Emerson Electric‘s (NYSE: EMR) dividend history is long, and the stock might make a solid addition to your income portfolio. Income investors seek a steady stream of dividends, so Emerson might be a good stock to buy. Let’s take a look at the business, dividend history and payout safety going forward.
Business Overview and Highlights
Emerson Electric is a $49 billion business. The company is based out of Saint Louis, Missouri and employs 76,500 people. Last year, Emerson Electric pulled in $15 billion in sales, which works out to $200,000 per employee.
The company operates within the industrial sector and maintains a solid credit rating (A) from the S&P. This allows Emerson Electric to issue cheap debt to expand operations and finance other initiatives.
One expansion to Emerson will be Intelligent Platforms. It’s a division of General Electric that the company has agreed to acquire. Emerson is a growing business and it’s rewarded shareholders with dividends.
10-Year Dividend History
The company paid investors $1.2 per share a decade ago. Over the last 10 years, the dividend has climbed to $1.92. That’s a 60% increase! You can see the annual changes below.
The compound annual growth is 4.8% over 10 years… but over the last year, the dividend climbed 1.1%. The slowdown in dividend growth isn’t a great sign. However, Emerson Electric still might be a decent income investment. Let’s take a look at the yield.
Current Yield vs. 10-Year Average
Emerson Electric’s long history of paying dividends makes it one of the top dividend stocks around. This also makes the dividend yield a great indicator of value. A higher yield is generally better for buyers. Sustainability is also vital, and we’ll look at that soon.
The dividend yield comes in at 2.49%, which is below the 10-year average of 3.67%. The chart below shows the dividend yield over the last 10 years.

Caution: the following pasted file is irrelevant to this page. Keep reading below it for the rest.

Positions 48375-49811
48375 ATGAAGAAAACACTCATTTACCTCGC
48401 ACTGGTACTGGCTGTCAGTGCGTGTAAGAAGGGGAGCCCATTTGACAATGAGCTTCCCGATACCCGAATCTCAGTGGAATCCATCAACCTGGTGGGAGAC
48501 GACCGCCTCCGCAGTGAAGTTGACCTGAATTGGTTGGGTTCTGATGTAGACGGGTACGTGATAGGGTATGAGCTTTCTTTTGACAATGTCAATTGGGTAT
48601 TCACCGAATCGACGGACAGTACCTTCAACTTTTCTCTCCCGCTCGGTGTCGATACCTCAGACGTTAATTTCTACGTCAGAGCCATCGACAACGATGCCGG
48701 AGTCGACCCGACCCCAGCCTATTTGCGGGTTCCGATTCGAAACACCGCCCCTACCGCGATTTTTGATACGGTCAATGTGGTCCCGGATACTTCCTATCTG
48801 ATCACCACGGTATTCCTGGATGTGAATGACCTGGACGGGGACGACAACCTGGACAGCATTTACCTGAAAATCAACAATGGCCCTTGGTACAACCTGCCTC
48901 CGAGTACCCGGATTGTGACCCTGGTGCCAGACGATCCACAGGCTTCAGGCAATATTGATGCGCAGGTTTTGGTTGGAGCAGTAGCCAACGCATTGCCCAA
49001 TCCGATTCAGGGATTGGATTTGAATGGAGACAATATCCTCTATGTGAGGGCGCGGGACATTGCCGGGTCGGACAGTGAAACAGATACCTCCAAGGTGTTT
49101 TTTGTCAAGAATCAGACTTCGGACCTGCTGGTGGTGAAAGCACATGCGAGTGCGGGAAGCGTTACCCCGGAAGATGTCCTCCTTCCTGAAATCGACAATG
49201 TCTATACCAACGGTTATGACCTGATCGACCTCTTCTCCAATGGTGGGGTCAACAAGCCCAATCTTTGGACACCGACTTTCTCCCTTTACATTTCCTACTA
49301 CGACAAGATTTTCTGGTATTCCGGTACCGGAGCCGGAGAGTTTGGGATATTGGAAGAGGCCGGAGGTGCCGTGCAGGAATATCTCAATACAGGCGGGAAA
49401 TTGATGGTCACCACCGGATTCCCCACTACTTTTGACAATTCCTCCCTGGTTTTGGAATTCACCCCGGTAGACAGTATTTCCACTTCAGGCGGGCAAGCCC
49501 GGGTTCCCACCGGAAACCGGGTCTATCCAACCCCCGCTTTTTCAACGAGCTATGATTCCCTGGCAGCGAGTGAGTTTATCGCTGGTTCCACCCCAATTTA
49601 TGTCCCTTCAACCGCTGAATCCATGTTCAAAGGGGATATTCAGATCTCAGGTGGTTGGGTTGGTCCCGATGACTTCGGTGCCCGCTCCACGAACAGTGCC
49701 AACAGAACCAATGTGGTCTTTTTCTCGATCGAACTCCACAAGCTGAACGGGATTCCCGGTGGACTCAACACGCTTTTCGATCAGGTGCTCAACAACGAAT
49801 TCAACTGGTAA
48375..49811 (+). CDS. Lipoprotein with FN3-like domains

The lower yield shows that investors have bid up the company’s market value. They might be expecting higher growth and payouts. But more often than not, the dividend yield is mean-reverting with share price changes.
Improved Dividend Safety Check
Many investors look at payout ratio to determine dividend safety. To do this, they look at the dividend per share divided by the net income per share. So a payout ratio of 60% would mean that for every $1 Emerson Electric earns, it pays investors $0.60.
Payout ratio is a good indicator of dividend safety… but accountants manipulate net income. They adjust for goodwill and other non-cash items. Free cash flow is a better metric.
Here’s Emerson Electric’s payout ratio based on free cash flow over the last 10 years.
The ratio is volatile over the last 10 years and the trend is up. The last reported year shows a payout ratio of 85.9%. This doesn’t give much wiggle room for Emerson Electric’s board of directors to raise the dividend.
Closing Thoughts on Emerson Electric’s Dividend History and Safety
Emerson Electric’s dividend history is giving long-term dividend investors a red light. Investors have bid up the share price and the yield is low. On top of that, the payout ratio is trending up and serves as a sign of future dividend safety.
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